Water has a strong appeal to people. You only have to observe how children behave when in close proximity to water, either in Spikersuppa in the city centre, the bathing pools in Nydalen or the ponds in the Palace Park.
‘They make a beeline for the water's edge and start playing with sticks and stones. Water is such an important element for people in the recreational context. Just looking at water does something to us. Observing movement in water, the reflections, how it sparkles,’ says Wenche Dramstad, who is a landscape ecologist and professor at the Faculty of Landscape and Society at NMBU.
‘You don't need to spend much time on Instagram to realise how important water is to us!’
Water is an attractive design element when forming landscapes in parks and cities. The ecological perspective also plays a role.
Maritza Ilich Mauseth has written her Master's thesis at the same department on this topic:
‘So little is required for a pond, a pool or a water surface – which was perhaps only initially intended to fulfil an ornamental or recreational function in an urban environment – to become a place where several species live and thrive,’ explains Mauseth.
Where there are dragonflies, there is life
Mauseth has developed a tool that landscape architects and developers can use to see whether the water feature they intend to include can become more than just an aesthetic element – a place teeming with life.
To determine whether there is life in the water, be it a newly opened stream, a beautiful pool in a park or a flat water surface in Oslo city centre, Mauseth has chosen to take a small, and to many a modest creature, as her point of departure, namely the dragonfly. This small insect has been burdened with an ominous name. While the English and Danish (‘gulsmede’) equivalents are more poetic, the Norwegian ‘øyenstikker’ (lit. eye stinger) is enough to scare even the most well-intentioned insect enthusiast.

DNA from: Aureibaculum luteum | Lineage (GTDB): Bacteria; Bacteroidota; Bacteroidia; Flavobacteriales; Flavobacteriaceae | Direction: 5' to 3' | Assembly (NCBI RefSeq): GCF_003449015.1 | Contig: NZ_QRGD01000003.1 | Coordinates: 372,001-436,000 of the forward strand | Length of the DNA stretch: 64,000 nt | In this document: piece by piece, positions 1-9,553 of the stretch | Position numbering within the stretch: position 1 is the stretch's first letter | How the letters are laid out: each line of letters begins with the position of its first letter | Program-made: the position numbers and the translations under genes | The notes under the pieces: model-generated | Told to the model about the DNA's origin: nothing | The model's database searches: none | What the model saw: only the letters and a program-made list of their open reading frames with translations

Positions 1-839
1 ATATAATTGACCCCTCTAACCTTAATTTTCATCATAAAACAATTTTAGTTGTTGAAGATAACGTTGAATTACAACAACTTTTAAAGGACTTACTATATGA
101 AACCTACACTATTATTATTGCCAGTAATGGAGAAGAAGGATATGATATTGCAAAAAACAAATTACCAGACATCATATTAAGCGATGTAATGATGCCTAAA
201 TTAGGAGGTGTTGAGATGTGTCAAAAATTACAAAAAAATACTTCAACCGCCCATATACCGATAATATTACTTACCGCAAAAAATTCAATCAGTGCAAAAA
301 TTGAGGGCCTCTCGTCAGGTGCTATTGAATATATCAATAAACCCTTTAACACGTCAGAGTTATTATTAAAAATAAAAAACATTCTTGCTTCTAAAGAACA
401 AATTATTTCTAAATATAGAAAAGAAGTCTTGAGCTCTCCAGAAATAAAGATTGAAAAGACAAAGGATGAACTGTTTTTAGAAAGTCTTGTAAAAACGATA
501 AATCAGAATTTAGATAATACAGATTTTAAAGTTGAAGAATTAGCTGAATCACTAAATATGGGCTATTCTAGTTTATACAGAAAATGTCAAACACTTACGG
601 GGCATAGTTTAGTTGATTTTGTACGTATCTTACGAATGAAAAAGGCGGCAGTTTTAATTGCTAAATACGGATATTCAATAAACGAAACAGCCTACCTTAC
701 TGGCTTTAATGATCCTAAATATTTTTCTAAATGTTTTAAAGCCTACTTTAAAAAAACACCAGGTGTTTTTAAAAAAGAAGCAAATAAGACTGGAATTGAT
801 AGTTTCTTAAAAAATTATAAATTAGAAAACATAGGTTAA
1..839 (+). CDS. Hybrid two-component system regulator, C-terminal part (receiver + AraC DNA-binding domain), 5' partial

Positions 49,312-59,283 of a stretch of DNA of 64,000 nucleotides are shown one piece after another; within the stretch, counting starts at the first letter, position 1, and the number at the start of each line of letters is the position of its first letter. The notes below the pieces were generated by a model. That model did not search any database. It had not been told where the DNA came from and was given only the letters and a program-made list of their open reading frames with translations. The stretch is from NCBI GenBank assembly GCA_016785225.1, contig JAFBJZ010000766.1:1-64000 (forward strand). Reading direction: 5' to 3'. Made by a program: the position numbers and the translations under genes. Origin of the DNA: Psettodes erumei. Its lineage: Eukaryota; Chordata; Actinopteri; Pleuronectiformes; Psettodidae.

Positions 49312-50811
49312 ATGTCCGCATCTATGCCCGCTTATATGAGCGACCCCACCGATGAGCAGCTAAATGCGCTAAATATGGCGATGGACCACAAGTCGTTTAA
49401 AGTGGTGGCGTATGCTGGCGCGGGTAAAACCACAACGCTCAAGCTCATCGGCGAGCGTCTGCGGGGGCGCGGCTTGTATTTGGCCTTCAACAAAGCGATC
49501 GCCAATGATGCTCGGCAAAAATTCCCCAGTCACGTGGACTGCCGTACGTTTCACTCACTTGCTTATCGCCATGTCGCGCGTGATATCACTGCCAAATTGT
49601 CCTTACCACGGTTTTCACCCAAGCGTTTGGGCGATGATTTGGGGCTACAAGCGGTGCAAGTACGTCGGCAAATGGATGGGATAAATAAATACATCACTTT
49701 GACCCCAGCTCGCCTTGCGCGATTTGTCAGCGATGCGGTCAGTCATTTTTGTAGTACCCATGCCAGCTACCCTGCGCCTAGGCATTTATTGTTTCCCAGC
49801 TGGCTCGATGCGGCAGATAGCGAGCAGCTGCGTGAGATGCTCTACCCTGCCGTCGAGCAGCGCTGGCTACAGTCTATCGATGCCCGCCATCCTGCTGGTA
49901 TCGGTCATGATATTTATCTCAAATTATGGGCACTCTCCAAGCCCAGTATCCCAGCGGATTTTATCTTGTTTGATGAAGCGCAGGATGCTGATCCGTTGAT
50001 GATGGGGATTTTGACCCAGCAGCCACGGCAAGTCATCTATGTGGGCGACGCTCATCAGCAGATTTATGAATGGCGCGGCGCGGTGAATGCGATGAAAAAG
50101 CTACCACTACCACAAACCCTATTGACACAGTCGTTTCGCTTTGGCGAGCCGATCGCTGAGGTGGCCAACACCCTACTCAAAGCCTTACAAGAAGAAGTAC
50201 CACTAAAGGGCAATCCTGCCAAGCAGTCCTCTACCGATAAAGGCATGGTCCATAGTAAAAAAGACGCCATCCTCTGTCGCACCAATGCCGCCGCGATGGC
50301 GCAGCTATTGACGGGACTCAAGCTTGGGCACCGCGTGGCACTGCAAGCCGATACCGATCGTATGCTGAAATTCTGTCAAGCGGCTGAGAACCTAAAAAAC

But the dragonfly (eye stinger), or 'ear crawler' as it is called in the Nordland region, does no harm whatsoever to either our eyes or our ears. However, it is a predator, deadly for midges and flies that frequent ponds, and to tadpoles, beetles and midge larvae that live underwater.
Even more important is that the dragonfly is what is known as a bioindicator. This means that it can give us information about the environmental conditions. If, for example, such a species turns up in water that used to be polluted, that probably means that the quality of the water has improved and that many other species will probably be able to thrive there as well.
‘Biodiversity is under threat, among other things due to increasing urbanisation over time. When we investigate whether there are dragonflies in the lakes and ponds in our cities, we also learn whether there is a basis for life and whether there are other species in the lake or in the area,’ says Mauseth.
There are eight different species of dragonfly that are regarded as endangered in Norway, but as Mauseth elaborates: ‘It wouldn’t be right to just focus on those that are endangered today. Species that are common today can become endangered tomorrow unless we take conscious steps to facilitate biodiversity when we develop an area.’
All species are important to the ecosystem